Tree plantings are fun, low-effort undertakings to beautify our community and to help foster a sustainable local ecosystem for decades to come.2 Pretty much, you help to dig a hole a few feet deep, drop in a juvenile tree, refill, brace, bank the tree with mulch, water, and repeat. No prior tree planting experience is necessary. Needed tools, reflective safety vests, and vegan snacks are provided. A filled personal water bottle is strongly recommended, as access to potable water on site may be limited. You should wear lightweight but sturdy outdoor clothing and closed-toed shoes. Gloves suitable for garden work, a hat, protective eyewear (eyeglasses or sunglasses), sunscreen, and insect repellant are recommended. Typically, a planting takes 3–4 hours, usually beginning around 9 AM. You must complete a volunteer release form, provided on site, before the planting begins.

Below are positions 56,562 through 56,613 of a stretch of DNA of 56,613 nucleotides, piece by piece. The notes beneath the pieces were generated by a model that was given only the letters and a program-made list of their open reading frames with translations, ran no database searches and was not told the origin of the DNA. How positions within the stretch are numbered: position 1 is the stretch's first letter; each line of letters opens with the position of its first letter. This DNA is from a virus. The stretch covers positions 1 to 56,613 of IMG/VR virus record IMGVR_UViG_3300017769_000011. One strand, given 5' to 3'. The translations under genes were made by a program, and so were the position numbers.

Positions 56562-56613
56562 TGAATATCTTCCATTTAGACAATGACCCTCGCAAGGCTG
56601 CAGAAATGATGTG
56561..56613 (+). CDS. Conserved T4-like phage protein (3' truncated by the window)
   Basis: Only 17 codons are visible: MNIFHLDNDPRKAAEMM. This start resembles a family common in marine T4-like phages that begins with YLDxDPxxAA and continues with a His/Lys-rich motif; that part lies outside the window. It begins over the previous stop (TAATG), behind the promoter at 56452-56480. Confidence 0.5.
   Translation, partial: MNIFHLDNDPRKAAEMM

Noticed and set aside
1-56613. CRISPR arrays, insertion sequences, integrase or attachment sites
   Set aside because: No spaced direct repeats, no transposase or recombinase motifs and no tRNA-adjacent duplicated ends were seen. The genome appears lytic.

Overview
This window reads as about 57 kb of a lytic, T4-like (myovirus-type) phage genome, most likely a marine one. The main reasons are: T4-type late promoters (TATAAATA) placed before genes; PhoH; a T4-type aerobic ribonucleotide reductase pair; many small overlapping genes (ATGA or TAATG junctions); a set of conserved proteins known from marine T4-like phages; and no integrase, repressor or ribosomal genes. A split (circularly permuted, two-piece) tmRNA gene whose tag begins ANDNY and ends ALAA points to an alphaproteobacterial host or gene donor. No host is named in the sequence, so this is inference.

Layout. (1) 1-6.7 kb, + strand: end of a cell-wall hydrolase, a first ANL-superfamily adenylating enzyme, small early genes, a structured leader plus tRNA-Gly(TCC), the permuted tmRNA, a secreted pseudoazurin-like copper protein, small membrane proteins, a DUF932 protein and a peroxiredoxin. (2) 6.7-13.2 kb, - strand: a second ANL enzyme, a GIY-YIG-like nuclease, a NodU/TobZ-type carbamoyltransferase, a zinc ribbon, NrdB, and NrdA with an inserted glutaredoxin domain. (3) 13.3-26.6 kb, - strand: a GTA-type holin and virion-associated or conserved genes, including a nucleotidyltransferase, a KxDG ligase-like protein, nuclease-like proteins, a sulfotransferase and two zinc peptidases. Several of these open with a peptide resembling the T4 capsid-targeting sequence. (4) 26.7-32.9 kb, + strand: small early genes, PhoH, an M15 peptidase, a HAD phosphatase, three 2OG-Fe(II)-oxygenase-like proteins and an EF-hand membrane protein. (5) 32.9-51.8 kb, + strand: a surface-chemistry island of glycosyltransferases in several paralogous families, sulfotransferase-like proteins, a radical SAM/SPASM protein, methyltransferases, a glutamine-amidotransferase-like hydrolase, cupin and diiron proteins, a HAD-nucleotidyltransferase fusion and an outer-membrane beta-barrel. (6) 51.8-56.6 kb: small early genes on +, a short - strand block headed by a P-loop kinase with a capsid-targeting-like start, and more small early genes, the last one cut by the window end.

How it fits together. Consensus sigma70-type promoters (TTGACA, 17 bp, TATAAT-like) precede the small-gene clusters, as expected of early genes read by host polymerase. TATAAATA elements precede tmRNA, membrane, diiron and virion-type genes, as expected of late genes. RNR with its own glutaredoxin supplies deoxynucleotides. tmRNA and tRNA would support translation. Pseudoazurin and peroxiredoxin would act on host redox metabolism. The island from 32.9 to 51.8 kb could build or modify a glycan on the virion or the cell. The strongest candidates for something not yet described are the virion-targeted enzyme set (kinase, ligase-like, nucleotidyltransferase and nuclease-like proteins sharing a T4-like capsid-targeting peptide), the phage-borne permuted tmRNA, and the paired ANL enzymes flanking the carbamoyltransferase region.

Directions to planting sites, recommendations regarding nearby parking or public transportation options, and additional instructions are posted to this page about a week prior to each planting. If you plan to take part in one of the plantings noted below, please contact Terry Harpold (email@example.com) in advance of the scheduled date. Please also contact Terry Harpold if you have special needs regarding access to the planting site, so that appropriate accommodations may be made.
Join us, get your hands a little dirty, and make some new friends among “the most wondrous products of four billion years of life.”3 Unless someone like you cares a whole awful lot, nothing is going to get better. It’s not.4